Amy Campbell is passionate about helping her students succeed, and sometimes she has trouble containing that passion. But that’s OK with her; she tries to foster as many ‘celebration moments’ in her classroom as possible.
“I am a pretty excited teacher. I’m kind of loud. I’ve had a lot of fist-pump moments. I love when I see students accomplish something that was difficult,” said Campbell, who’s in her 12th year as a special needs teacher at Helen Baller Elementary School in Camas. “If (somebody) looks at my program or my kids, they’re going to see enthusiasm and they’re going to see hope and they’re going to see learning, and they’re going to like that.”
Campbell believes her passion for student success is one of the main reasons why she was nominated by the Camas School District for the 2020 Washington Teacher of the Year award.
Campbell will compete to become the Education Service District 112 nominee for the state honor, which will be named later this year.
“I’m biased because Amy is my son’s teacher, and I see what happens every day through the lens of a father, and then I also get to see it as a superintendent,” Camas Superintendent Jeff Snell said during the school board’s March 25 meeting. “In my 22 years, I have never met a better teacher than Amy Campbell. She is truly an amazing person who inspires us all to become better educators and better people.”
Campbell is part of the school’s Structured Inclusion Support program, which serves students with a broad spectrum of challenges such as physical, cognitive, neurological communication and social deficits. However, Campbell “does not live in a world of deficits,” according to Hellen Baller associate principal Jo Candelore.
“She lives in a world of potential and opportunity. She continuously models this for our students, staff, families and greater community in all that she does and all that she is. We are all better people for having Amy touch our lives,” Candelore said. “As an advocate for inclusivity, Amy’s personal life mission is to change the way people view people with special needs. She models inclusion and integration in all that she does.”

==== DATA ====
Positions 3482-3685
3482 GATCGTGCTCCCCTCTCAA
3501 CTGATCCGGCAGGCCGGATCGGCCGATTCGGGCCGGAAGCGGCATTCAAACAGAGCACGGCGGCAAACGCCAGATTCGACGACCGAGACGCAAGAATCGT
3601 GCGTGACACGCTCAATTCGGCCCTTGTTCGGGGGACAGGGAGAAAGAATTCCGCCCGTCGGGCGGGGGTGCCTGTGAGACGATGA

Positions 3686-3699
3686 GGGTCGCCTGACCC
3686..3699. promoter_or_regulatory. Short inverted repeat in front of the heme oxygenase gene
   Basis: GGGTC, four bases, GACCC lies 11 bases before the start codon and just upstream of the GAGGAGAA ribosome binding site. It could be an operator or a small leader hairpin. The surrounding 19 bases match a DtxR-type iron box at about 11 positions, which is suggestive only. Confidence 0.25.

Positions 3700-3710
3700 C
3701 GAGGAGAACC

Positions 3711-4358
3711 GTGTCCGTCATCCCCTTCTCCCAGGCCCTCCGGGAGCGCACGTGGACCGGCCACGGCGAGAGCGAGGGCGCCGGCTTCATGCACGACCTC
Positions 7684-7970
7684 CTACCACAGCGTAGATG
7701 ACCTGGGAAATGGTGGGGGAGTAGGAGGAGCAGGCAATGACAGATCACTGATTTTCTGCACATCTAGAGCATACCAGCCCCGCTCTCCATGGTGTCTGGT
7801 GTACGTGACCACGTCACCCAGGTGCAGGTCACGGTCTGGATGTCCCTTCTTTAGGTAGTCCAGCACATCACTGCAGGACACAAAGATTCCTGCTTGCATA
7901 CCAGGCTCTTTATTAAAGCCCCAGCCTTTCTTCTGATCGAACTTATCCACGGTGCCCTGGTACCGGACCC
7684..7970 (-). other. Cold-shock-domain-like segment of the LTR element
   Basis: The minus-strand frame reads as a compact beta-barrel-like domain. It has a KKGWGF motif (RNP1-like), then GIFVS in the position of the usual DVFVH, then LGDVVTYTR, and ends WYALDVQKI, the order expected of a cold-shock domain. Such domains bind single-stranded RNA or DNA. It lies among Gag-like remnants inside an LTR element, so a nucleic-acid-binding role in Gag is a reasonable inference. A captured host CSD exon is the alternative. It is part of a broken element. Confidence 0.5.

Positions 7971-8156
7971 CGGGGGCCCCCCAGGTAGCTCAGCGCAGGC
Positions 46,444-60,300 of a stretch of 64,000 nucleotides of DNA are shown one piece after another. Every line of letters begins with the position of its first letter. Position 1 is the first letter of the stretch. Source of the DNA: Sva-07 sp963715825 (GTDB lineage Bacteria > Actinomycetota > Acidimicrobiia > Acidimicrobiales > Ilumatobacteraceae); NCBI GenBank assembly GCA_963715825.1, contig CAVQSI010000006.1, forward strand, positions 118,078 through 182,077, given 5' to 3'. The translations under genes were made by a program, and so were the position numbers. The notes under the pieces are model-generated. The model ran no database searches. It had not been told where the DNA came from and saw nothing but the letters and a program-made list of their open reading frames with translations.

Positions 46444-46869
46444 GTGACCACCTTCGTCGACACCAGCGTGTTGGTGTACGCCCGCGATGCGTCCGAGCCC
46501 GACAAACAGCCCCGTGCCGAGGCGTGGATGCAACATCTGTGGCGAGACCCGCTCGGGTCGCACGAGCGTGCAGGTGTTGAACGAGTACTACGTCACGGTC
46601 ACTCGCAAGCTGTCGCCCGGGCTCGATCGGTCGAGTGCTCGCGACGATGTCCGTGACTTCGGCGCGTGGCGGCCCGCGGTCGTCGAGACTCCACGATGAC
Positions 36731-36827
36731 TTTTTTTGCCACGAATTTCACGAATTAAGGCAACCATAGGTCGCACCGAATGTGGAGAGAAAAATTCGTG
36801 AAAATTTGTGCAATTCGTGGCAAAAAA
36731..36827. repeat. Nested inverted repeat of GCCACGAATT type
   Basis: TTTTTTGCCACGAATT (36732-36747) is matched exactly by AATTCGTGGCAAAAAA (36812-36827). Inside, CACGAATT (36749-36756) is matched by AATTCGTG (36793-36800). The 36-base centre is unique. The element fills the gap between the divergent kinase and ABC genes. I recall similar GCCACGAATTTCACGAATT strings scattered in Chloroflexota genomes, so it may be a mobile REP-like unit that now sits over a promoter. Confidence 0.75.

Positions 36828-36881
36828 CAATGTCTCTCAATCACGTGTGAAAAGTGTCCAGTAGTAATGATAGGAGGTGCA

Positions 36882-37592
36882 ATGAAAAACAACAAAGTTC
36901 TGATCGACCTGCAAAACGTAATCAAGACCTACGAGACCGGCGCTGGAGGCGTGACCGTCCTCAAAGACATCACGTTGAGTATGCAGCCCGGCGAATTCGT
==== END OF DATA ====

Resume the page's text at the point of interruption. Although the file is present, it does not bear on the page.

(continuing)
Recently, Campbell planned an event at the school to honor of National Down Syndrome Day and encouraged people to wear outlandish socks. This led to increased discussion and awareness about Down Syndrome among students, staff and families.
“As I watched her run around the building with her Superwoman socks, I was struck by the impact of this small gesture,” Candelore said. “It is through similar acts that Amy has reached outside of the four walls of her classroom to educate and inspire all those she comes in contact with. The ripple effect of her work is undeniable.”
While Campbell acknowledged that her job can be demanding at times, she prefers to take an optimistic view of each student’s skills and abilities.
“I say, ‘Don’t come to me with your problem. Come to me with your solutions, then we’ll build from there,”’ she said. “For me it’s exciting because I keep seeing more and more solutions and not more challenges. I love that the more I work here, the more the district continues to investigate (the issues of serving) unique populations and (teaching) with equity, and that’s my heart.”
Campbell’s abilities and perspectives have developed significantly during the last 12 years, and she said she’s become a better teacher as a result.
“I think I’ve developed a lot through professional development, but also through working with all the different therapists and general education teachers I get to work with,” Campbell said. “Every year I come to the table with more ideas. Now I’m able to add to the collection, and when I get a (new) student, I’m not scared. I’m excited to try things and see what’s successful. I fancy myself as kind of an investigator.”